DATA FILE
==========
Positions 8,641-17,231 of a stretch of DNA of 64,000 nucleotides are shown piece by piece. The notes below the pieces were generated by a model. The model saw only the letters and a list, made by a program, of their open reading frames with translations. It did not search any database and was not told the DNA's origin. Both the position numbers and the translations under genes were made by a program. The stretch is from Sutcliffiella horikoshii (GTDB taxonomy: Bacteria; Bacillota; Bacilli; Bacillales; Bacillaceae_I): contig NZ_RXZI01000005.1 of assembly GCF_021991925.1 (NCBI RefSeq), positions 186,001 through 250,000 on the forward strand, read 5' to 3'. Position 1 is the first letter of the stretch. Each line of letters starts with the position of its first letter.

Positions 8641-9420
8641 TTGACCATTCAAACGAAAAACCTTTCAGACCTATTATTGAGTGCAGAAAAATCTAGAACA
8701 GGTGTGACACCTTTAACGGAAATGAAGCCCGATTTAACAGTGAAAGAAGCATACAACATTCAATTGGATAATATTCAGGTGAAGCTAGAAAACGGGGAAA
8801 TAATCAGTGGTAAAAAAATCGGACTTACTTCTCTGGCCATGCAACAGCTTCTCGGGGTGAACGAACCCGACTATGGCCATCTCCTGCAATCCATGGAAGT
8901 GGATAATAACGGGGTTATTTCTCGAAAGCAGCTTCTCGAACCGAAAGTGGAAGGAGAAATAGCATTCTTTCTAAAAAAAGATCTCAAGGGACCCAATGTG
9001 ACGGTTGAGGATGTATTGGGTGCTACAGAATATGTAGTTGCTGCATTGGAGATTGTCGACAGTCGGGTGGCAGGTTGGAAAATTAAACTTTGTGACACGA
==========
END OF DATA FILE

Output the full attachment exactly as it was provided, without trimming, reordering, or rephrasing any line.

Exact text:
Positions 8,641-17,231 of a stretch of DNA of 64,000 nucleotides are shown piece by piece. The notes below the pieces were generated by a model. The model saw only the letters and a list, made by a program, of their open reading frames with translations. It did not search any database and was not told the DNA's origin. Both the position numbers and the translations under genes were made by a program. The stretch is from Sutcliffiella horikoshii (GTDB taxonomy: Bacteria; Bacillota; Bacilli; Bacillales; Bacillaceae_I): contig NZ_RXZI01000005.1 of assembly GCF_021991925.1 (NCBI RefSeq), positions 186,001 through 250,000 on the forward strand, read 5' to 3'. Position 1 is the first letter of the stretch. Each line of letters starts with the position of its first letter.

Positions 8641-9420
8641 TTGACCATTCAAACGAAAAACCTTTCAGACCTATTATTGAGTGCAGAAAAATCTAGAACA
8701 GGTGTGACACCTTTAACGGAAATGAAGCCCGATTTAACAGTGAAAGAAGCATACAACATTCAATTGGATAATATTCAGGTGAAGCTAGAAAACGGGGAAA
8801 TAATCAGTGGTAAAAAAATCGGACTTACTTCTCTGGCCATGCAACAGCTTCTCGGGGTGAACGAACCCGACTATGGCCATCTCCTGCAATCCATGGAAGT
8901 GGATAATAACGGGGTTATTTCTCGAAAGCAGCTTCTCGAACCGAAAGTGGAAGGAGAAATAGCATTCTTTCTAAAAAAAGATCTCAAGGGACCCAATGTG
9001 ACGGTTGAGGATGTATTGGGTGCTACAGAATATGTAGTTGCTGCATTGGAGATTGTCGACAGTCGGGTGGCAGGTTGGAAAATTAAACTTTGTGACACGA